Did you know the largest portion of your taxes goes for education? Or that one-half of the sales tax we pay goes to New York state and the other half to the county? Those are just two of the many tax facts presented by attorney Teresa Roney at the tax forum last Wednesday night in Skaneateles. The American Association of University Women invited her to speak to the public on local taxes and assessments and she exceeded expectations.
Up to 30 people trooped to the library lecture room upstairs for what could have been a great tranquilizer but ended up being a stimulant. Roney, attorney for the zoning board of appeals, made the subject comprehensible and clear in a power point presentation, breaking the taxes into categories, leading the gathering through the process from A to Z, detailing where your tax dollars come from how they are spent.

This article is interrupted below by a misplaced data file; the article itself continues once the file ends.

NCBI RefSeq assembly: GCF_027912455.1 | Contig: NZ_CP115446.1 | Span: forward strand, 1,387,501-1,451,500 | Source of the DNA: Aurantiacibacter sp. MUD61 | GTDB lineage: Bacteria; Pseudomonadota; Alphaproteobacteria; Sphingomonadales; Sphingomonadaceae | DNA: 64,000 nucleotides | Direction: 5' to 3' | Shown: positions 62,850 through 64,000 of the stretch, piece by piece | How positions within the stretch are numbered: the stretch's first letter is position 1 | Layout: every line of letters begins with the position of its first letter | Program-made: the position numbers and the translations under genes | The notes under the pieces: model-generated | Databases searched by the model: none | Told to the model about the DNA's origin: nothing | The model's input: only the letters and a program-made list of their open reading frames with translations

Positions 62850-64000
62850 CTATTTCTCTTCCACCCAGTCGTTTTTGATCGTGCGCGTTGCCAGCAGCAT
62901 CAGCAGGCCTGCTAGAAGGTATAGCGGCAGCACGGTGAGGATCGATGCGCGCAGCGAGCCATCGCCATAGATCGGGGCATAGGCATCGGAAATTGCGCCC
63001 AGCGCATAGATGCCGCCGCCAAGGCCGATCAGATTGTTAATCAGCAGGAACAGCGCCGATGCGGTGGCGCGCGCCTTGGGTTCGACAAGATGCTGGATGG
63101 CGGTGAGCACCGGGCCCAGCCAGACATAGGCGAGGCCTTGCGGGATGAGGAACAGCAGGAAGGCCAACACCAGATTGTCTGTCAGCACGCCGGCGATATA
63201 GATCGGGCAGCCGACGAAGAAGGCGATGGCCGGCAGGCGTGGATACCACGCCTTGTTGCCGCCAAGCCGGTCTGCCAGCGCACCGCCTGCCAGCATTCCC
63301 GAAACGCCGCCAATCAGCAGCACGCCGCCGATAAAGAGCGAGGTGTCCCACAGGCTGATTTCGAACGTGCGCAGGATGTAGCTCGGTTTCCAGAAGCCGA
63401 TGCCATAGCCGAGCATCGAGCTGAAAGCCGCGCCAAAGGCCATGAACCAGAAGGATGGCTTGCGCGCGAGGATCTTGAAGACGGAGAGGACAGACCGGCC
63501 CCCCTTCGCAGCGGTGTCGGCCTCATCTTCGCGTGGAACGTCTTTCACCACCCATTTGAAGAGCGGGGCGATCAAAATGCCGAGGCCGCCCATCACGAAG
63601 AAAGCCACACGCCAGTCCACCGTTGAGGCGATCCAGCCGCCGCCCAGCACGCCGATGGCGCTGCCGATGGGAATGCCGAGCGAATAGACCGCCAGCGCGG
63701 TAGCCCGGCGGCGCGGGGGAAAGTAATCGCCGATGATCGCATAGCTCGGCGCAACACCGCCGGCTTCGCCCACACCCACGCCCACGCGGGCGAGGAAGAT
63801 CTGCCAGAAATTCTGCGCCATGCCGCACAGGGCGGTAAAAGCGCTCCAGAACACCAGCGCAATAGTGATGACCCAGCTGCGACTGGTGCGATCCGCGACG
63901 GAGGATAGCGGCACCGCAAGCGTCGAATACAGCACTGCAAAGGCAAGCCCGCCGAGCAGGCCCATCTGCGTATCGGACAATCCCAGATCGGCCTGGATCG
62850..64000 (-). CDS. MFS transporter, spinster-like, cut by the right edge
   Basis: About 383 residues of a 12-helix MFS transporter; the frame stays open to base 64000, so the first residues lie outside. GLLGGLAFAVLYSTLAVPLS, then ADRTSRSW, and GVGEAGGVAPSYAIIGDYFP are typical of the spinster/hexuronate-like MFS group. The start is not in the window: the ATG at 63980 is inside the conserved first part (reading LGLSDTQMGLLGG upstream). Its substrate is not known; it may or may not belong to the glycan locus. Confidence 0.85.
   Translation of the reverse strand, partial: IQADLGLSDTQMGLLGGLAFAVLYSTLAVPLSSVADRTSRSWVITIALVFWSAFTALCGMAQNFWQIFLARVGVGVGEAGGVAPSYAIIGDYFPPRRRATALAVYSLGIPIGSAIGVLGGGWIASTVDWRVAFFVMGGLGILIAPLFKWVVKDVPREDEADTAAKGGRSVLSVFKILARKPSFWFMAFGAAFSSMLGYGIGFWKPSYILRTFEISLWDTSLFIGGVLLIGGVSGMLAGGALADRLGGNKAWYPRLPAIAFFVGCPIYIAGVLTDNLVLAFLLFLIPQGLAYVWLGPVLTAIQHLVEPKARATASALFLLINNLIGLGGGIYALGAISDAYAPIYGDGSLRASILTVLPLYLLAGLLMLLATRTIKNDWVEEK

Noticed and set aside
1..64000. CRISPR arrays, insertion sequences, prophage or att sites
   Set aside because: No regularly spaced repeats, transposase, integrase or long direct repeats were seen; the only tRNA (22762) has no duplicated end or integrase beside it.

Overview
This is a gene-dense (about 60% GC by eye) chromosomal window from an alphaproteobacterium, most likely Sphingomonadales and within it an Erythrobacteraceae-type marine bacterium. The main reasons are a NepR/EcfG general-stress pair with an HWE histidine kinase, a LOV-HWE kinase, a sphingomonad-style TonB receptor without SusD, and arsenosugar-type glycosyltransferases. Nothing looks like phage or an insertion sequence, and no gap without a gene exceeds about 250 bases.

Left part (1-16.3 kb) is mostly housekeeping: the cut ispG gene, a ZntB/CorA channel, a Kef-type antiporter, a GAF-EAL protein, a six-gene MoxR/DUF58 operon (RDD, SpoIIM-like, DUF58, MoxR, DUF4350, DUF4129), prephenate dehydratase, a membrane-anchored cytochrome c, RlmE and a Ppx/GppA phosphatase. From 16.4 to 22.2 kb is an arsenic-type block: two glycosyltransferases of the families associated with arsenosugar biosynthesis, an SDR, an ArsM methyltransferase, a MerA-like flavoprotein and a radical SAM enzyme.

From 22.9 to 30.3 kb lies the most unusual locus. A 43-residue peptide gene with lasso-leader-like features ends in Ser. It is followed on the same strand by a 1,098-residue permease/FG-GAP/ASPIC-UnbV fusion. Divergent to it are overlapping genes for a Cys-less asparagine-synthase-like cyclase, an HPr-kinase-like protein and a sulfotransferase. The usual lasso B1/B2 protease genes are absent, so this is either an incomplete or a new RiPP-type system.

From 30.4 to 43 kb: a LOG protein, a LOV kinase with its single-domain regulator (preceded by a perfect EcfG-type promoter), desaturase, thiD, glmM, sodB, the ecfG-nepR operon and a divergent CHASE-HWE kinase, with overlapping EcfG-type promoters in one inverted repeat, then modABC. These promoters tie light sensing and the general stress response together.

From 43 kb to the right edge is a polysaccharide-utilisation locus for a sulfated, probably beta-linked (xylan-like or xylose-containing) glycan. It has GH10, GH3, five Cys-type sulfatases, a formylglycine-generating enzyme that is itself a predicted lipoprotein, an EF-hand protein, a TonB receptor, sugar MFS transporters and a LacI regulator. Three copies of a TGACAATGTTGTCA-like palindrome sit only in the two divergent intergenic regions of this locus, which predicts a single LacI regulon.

The audience asked pointed questions, which she either answered or fielded to other individuals in attendance.
Dan Stanford, assessor, and members of the Taxation and Assessment Review Committee were called upon during the in-depth question-and-answer forum, including Ellen Kulik, David Graham and Paul Alciati.
The group was formed after the last assessment and is made up of local residents, appointed by the town supervisor, Phil Tierney.
Everyone was delighted to learn from Roney that the community center is pulling ever closer to being self sufficient and now only 18 cents per $1,000 of your taxes are going to support it. The other portion of the 34.5 percent for recreation goes to maintain the many parks and fields, including the necessary full- and part-time employees, such as lifeguards at the lakefront, summer employees for children's programs, etc. It is easy to forget the wonderful facilities that help make Skaneateles the great place it is to live, from the basketball court, to the playing fields, and Austin Park Pavilion, to the new Guppy Nature Trail off old Seneca Turnpike, just to name a few.